Dr Darcy Rose, Data Management Specialist

Dr Darcy Rose graduated with a PhD in Linguistics from the University of Canterbury. Here she blogs about the exciting new career path it led to.

darcyAfter graduating with my PhD in December 2017, I’ve now been working for one month at Telogis, a software company here in Christchurch that designs fleet management software. My official title is ‘Data Management Specialist’, but what makes the job especially exciting is that I’m developing the role as I go, since I’m the first person at the company in this role. While it’s very different from being at UC, I’m really enjoying the opportunity to learn about a new industry, and to have a complete change of pace.

Some of the things I get to do are:

  • Research how various measures are calculated across the company
  • Act as a bridge between my team (who are all developers) and the User Interface team
  • Create documents which clearly portray existing functionality and desired changes
  • Provide input on potential improvements in the way we present data to our customers

Everyone at work asks me what Linguistics has to do with Fleet Management, and of course it’s not the Linguistics itself, but rather the tools I developed during my study of Linguistics, that make me an excellent fit for this job. Some of the key skills are knowing how to analyze and visualize large data sets, and also how to work independently and manage all aspects of a three (or four) year project. While PhD students often don’t have much work experience outside of academia, we actually have a lot of skills that are not easily acquired elsewhere. The other day, my manager asked me to give a short presentation to 30 people with only 30 minutes warning. It was a walk in the park next to socio meetings! [socio meetings are regular informal NZILBB meetings where people talk about their work as it develops – ed]. One of the most important lessons I learned during my PhD (and am still learning) is how to translate my skills and experience into words that companies are looking for.

Here’s an example:

  • Presenting at socio meetings and in other places, going to conferences, writing proposals –> Excellent verbal and written communication skills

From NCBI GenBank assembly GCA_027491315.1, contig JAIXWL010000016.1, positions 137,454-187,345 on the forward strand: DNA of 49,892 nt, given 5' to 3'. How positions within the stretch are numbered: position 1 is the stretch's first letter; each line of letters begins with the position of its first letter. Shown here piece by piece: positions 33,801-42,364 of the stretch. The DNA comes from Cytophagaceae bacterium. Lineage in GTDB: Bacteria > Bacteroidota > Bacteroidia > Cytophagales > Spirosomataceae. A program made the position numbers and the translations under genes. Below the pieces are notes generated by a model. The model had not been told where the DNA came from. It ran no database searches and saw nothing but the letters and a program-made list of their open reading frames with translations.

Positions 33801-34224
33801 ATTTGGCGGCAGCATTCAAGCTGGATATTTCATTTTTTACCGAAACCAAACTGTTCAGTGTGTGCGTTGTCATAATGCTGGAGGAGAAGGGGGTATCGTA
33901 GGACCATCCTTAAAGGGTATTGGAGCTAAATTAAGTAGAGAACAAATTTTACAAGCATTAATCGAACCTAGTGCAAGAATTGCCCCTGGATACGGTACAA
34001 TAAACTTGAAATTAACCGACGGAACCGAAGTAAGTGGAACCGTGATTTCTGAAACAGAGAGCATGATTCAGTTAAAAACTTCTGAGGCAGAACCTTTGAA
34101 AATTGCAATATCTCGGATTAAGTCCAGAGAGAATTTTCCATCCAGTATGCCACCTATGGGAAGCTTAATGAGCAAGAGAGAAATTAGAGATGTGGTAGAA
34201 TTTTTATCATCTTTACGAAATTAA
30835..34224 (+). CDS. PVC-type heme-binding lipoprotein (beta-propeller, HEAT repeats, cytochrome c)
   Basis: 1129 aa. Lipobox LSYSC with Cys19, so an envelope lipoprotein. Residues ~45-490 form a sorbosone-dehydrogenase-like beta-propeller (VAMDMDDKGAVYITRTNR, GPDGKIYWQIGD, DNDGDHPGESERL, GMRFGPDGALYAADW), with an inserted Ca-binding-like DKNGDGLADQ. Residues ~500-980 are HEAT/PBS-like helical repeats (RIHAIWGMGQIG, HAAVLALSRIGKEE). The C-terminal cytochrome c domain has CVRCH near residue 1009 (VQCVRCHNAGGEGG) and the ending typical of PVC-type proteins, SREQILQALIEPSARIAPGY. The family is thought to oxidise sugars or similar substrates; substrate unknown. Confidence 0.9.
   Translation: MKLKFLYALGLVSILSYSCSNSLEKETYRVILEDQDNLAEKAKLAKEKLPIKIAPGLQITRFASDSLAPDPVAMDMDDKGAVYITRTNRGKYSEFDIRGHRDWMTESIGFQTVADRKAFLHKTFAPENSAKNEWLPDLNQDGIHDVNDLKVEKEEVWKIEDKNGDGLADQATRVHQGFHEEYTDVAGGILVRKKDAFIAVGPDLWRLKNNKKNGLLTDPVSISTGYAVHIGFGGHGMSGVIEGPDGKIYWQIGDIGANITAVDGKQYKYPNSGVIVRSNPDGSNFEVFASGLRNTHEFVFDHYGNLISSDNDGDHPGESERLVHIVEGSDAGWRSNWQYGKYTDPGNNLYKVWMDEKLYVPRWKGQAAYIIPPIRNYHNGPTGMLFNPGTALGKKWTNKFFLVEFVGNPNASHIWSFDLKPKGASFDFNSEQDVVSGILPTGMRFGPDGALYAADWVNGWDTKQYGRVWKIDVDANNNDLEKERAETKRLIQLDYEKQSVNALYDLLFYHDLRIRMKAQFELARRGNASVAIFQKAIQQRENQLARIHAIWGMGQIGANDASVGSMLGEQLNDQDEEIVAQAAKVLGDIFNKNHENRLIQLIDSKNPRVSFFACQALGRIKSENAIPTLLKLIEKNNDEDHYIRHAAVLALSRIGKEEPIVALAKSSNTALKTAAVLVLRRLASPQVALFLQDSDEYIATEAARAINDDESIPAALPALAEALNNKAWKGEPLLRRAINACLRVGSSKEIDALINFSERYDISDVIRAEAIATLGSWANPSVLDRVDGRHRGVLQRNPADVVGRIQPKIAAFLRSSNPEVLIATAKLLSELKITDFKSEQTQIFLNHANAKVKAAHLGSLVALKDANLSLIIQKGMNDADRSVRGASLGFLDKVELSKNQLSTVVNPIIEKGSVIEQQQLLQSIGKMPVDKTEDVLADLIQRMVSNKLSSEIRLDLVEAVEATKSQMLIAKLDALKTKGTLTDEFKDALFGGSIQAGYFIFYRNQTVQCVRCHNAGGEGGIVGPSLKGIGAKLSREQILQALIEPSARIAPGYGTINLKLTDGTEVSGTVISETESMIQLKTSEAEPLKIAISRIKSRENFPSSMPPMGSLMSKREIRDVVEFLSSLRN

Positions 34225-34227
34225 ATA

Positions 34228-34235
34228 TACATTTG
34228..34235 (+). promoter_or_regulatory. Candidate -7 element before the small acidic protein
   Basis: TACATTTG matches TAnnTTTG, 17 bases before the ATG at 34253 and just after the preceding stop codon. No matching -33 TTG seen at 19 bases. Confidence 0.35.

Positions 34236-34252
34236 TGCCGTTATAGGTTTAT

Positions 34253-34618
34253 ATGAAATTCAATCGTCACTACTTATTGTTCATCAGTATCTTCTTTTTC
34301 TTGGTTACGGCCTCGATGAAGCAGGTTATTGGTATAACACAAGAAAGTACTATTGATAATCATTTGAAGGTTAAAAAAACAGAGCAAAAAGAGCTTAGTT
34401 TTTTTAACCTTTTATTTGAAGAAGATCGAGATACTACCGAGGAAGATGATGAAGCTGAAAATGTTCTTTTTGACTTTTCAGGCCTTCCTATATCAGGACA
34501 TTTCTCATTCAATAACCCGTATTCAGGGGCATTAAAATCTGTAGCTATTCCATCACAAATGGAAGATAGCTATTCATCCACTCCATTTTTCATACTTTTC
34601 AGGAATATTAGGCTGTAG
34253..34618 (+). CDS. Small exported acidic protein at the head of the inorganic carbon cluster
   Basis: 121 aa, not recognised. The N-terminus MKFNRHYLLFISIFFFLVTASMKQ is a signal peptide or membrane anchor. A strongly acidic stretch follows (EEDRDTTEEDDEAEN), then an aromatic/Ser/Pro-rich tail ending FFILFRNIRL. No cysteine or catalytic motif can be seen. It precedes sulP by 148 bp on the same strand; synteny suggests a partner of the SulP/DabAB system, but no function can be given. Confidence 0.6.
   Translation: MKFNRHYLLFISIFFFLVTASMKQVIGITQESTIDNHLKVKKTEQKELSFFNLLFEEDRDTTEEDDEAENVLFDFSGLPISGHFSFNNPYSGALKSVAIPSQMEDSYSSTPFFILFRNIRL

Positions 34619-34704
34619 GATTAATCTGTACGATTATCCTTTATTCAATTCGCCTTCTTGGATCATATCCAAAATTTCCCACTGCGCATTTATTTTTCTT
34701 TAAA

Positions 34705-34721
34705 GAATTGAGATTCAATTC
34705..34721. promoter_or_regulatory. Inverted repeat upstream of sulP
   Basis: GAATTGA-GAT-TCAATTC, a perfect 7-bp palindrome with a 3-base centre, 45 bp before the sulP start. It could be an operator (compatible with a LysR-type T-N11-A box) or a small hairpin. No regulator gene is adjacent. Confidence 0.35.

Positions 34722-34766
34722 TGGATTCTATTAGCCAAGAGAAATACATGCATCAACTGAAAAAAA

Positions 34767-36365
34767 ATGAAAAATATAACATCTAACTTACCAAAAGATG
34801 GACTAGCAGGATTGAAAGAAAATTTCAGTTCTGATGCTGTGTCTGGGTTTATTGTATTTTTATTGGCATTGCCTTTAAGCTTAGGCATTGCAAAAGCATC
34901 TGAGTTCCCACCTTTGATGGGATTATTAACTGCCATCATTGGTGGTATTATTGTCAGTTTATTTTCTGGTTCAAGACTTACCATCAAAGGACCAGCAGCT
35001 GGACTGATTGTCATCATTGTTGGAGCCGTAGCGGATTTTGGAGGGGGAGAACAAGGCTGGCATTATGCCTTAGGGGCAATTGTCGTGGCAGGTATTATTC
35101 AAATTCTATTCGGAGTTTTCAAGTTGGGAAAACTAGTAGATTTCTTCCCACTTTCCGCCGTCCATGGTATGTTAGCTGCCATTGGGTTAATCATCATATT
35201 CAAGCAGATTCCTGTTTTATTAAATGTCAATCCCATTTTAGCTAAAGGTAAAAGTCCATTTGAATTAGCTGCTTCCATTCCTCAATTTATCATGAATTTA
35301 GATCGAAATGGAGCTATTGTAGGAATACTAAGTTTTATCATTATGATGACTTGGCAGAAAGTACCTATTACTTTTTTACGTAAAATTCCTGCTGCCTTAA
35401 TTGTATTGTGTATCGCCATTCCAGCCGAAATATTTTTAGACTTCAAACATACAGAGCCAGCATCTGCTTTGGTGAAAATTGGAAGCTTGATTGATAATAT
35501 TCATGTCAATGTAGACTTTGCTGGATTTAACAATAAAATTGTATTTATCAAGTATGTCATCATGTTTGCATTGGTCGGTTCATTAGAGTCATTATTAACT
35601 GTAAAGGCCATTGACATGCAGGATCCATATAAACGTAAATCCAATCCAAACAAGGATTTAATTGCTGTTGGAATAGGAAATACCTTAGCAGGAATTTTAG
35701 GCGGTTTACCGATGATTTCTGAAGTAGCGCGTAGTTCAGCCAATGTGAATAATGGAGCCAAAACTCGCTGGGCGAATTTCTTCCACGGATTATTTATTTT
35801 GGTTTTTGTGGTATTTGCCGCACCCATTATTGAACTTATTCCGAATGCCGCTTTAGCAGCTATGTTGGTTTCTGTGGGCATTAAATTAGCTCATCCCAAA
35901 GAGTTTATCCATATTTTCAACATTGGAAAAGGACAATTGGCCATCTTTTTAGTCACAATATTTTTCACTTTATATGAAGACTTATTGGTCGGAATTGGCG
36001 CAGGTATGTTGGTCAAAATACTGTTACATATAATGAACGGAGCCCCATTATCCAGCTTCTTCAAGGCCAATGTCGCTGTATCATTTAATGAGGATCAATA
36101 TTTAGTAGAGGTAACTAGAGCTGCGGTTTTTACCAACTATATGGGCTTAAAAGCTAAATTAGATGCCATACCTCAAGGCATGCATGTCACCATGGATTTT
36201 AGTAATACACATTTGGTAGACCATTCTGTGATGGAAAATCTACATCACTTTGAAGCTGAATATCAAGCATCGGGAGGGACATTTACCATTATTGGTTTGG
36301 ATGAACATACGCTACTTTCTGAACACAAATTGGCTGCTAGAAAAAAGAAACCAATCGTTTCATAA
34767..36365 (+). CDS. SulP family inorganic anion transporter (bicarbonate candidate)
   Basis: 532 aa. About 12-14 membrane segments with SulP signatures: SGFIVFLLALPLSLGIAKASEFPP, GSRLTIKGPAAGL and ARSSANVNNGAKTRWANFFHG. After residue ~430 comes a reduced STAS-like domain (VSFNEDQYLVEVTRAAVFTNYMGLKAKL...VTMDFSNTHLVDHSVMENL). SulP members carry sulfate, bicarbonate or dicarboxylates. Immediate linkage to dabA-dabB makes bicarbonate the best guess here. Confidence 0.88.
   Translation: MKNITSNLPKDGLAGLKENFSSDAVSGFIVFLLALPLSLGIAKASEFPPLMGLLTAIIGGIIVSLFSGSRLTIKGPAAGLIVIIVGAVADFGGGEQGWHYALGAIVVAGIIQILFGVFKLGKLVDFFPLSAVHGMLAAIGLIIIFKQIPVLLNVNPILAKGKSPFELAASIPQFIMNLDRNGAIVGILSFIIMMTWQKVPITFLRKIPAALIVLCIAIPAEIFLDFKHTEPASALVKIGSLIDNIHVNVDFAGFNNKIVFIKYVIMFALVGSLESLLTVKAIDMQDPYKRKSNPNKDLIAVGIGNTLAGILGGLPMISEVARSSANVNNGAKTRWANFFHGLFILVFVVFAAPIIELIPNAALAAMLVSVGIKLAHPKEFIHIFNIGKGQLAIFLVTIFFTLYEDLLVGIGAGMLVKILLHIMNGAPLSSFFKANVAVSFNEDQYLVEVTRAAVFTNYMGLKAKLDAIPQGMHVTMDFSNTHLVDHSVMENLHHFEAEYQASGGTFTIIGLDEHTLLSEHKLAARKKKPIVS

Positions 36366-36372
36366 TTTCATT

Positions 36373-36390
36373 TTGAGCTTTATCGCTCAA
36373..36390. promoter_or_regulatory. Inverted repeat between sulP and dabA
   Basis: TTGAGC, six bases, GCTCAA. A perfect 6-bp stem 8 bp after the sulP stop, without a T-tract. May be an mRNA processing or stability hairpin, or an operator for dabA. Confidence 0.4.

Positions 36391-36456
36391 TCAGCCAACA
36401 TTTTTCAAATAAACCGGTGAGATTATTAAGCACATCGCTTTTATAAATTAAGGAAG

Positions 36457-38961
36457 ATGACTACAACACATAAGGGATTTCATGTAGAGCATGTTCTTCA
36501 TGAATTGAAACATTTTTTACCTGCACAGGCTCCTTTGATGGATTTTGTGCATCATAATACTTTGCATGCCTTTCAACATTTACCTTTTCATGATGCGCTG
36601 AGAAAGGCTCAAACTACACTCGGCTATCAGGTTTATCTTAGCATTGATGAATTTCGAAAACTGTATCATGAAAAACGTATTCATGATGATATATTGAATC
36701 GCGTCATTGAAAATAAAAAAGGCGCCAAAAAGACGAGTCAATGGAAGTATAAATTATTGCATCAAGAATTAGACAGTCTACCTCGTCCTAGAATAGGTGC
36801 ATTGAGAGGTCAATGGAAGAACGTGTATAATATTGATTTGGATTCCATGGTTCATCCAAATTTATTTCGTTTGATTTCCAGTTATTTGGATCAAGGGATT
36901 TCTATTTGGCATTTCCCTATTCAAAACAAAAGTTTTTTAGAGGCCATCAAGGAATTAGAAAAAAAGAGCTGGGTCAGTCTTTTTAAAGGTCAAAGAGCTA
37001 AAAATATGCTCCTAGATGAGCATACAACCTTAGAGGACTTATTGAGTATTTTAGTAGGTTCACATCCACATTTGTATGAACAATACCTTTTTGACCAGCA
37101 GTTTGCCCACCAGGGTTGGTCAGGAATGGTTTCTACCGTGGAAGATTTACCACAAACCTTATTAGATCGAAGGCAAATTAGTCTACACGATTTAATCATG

• Completing a thesis –> Project management experience (yes, a thesis is a project, and yes, you managed it!)
  • Fighting with R to figure out what’s happening with your data –> Data manipulation and statistical analysis in R
  • Studying at different universities, especially in different countries –> Experience living and working in a variety of cultural settings
  • Maybe a little perfectionism? –> Strong attention to detail

Once you’ve translated your skill set, go out and look for possibilities! I actually found this job because I saw a poster that I thought looked really cool, and I went on their website and saw on the job offers page, “Can’t find what you’re looking for? Don’t sweat it – get in touch with us and we may be able to create something that matches your talents”. So I did, and they did.

The truth is, most companies need people who are good communicators, analytical thinkers, independent workers, and have some familiarity with technology. Once you tell them what you can do, they may realize that they actually can’t do without you 🙂

PS – If you’re a Linguist considering careers that are not in academia, I strongly recommend checking out careerlinguist.com, and keep your eyes peeled at the LSA meetings and summer schools for events put on by the Linguists Beyond Academia Special Interest Group. They showed me that I wasn’t alone!

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About uclinguistics

Welcome to the blog of the Linguistics programme at the University of Canterbury, Christchurch, New Zealand.
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